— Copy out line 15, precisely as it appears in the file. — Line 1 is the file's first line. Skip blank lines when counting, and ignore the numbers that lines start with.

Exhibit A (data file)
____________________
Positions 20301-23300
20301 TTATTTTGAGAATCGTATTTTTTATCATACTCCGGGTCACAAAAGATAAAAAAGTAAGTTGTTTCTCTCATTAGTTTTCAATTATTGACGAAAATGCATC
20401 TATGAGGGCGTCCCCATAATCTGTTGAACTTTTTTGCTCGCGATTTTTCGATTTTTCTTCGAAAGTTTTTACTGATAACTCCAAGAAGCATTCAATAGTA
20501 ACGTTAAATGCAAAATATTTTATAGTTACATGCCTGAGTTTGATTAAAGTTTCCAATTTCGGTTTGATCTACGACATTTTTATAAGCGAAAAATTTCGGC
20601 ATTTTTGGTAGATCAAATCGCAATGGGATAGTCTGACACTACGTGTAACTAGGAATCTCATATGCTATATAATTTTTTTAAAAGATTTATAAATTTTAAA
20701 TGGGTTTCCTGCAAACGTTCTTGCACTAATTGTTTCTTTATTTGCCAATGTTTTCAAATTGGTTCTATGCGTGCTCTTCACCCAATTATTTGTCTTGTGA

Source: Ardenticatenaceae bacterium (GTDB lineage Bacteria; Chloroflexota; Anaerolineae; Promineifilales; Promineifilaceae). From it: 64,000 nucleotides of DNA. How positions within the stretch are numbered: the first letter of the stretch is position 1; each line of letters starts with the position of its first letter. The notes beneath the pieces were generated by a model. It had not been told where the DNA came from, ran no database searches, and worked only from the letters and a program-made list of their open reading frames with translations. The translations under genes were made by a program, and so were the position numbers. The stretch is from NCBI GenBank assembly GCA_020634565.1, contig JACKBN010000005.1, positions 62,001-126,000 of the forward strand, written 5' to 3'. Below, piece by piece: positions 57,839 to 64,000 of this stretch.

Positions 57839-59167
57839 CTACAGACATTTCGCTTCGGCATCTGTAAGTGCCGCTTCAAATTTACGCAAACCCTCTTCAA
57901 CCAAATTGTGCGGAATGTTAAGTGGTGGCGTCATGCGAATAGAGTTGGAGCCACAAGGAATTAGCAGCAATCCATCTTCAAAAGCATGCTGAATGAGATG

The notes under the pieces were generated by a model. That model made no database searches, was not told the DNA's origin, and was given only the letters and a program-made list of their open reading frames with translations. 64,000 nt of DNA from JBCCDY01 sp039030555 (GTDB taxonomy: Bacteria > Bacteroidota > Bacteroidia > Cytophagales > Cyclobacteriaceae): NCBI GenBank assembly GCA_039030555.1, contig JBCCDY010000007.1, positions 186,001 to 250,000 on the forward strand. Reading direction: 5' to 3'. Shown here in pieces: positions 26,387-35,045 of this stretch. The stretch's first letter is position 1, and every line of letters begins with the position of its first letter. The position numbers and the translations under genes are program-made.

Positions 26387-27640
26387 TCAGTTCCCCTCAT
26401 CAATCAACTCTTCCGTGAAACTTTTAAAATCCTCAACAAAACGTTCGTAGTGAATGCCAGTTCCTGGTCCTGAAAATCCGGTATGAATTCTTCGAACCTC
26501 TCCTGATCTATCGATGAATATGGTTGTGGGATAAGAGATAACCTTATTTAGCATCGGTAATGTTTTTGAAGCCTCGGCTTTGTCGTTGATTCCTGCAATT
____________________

26501 TCCTGATCTATCGATGAATATGGTTGTGGGATAAGAGATAACCTTATTTAGCATCGGTAATGTTTTTGAAGCCTCGGCTTTGTCGTTGATTCCTGCAATT